Study: U.S. Flag 'Primes' Voters Toward Republican Viewpoints
Just a glimpse at the American flag can sway voters, even Democrats, toward more Republican voting behavior, attitudes and beliefs, a new two-year study says.
The authors, from the University of Chicago, Cornell University and Hebrew University, say the research proves the American flag has a powerful effect on voters.
"A single exposure to an American flag resulted in a significant increase in participants' Republican voting intentions, voting behavior, political beliefs, and implicit and explicit attitudes, with some effects lasting eight months," reads the study titled, "Long-Term Effects of U.S. Flag Exposure on Republicanism."
"These results constitute the first evidence that nonconscious priming effects from exposure to a national flag can bias the citizenry toward one political party and can have considerable durability," the study says.
In the study, first reported on by "U.S. News and World Report," participants, mostly Democratic-leaning, were asked to fill out a survey about their opinions on Democratic and Republican parties, leaders and their voting intentions. Half of the surveys contained a small American flag in the top left corner. They were given out just before the 2008 presidential election.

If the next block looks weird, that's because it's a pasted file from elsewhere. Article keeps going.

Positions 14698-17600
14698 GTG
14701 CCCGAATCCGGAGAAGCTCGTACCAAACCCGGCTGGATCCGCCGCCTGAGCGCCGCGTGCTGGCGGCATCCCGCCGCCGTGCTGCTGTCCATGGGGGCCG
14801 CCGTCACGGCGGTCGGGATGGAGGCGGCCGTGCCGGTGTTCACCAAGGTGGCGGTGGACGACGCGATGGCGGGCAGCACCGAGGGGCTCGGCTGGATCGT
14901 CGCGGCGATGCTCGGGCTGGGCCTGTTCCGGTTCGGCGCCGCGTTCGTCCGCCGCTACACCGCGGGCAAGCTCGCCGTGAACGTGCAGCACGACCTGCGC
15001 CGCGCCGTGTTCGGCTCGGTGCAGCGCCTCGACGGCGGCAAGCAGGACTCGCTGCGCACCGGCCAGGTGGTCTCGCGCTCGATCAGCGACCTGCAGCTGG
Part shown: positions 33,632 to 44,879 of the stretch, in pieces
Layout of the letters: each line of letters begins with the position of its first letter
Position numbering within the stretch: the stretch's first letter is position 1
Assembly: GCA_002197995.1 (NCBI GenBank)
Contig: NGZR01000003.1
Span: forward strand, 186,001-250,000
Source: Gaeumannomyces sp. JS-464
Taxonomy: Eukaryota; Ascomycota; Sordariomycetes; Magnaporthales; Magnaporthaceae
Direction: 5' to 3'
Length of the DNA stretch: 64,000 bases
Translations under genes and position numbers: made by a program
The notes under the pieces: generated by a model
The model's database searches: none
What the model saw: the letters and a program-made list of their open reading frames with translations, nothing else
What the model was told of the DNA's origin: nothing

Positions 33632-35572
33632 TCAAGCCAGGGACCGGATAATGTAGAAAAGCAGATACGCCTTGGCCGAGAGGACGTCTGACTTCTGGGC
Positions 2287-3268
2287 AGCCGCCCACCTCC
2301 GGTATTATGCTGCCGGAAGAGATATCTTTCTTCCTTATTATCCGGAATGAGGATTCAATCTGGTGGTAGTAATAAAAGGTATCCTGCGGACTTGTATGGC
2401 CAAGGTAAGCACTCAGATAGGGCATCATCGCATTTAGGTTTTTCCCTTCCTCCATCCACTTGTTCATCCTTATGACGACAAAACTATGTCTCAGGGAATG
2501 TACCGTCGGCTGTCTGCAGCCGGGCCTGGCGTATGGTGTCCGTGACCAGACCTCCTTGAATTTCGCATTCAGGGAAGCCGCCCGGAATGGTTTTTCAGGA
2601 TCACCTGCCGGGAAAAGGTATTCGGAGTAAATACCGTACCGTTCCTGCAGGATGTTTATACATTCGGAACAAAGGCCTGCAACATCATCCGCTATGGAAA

Although 90 percent of participants said they wouldn't be influenced by the presence of a flag, the scholars found that the participants exposed to the flag had a bias toward the Republican Party and shifted their behaviors toward the Republican end of the spectrum.
"A single exposure to a small American flag during deliberation about voting intentions prior to a general election led to significant and robust changes in participants' voting intentions, voting behavior, and political attitudes, all in the politically conservative direction," the study reads.
To ensure that the party in power at the time of the test didn't have an effect on the survey answers, another survey was conducted eight months after the 2008 election. Results found that participants exposed to the American flag "felt less positively about Obama's job performance."
To further prove their point, a third test was conducted in May 2010 in which participants were shown pictures of buildings with a flag and others with the flag digitally erased.
The last test resulted in similar answers to the first two, reinforcing the argument that even subtle exposure to the American flag considerably shifted people's beliefs, Republican or Democrat, toward Republicanism.
A study of the impact that viewing the American flag has on politics has not been done before, but it is similar to a study recently conducted by Harvard University.
That study's findings argued that attending July 4 parades are more beneficial to the Republican Party -- they boost turnout of GOP voters, increase Republican patriotism and turn kids into Republicans.
The authors in the current study also cited a 2007 "Personality and Social Psychology Bulletin" report that concluded that brief exposure to the American flag increased aggressive thoughts and behavior, especially among those who followed political news.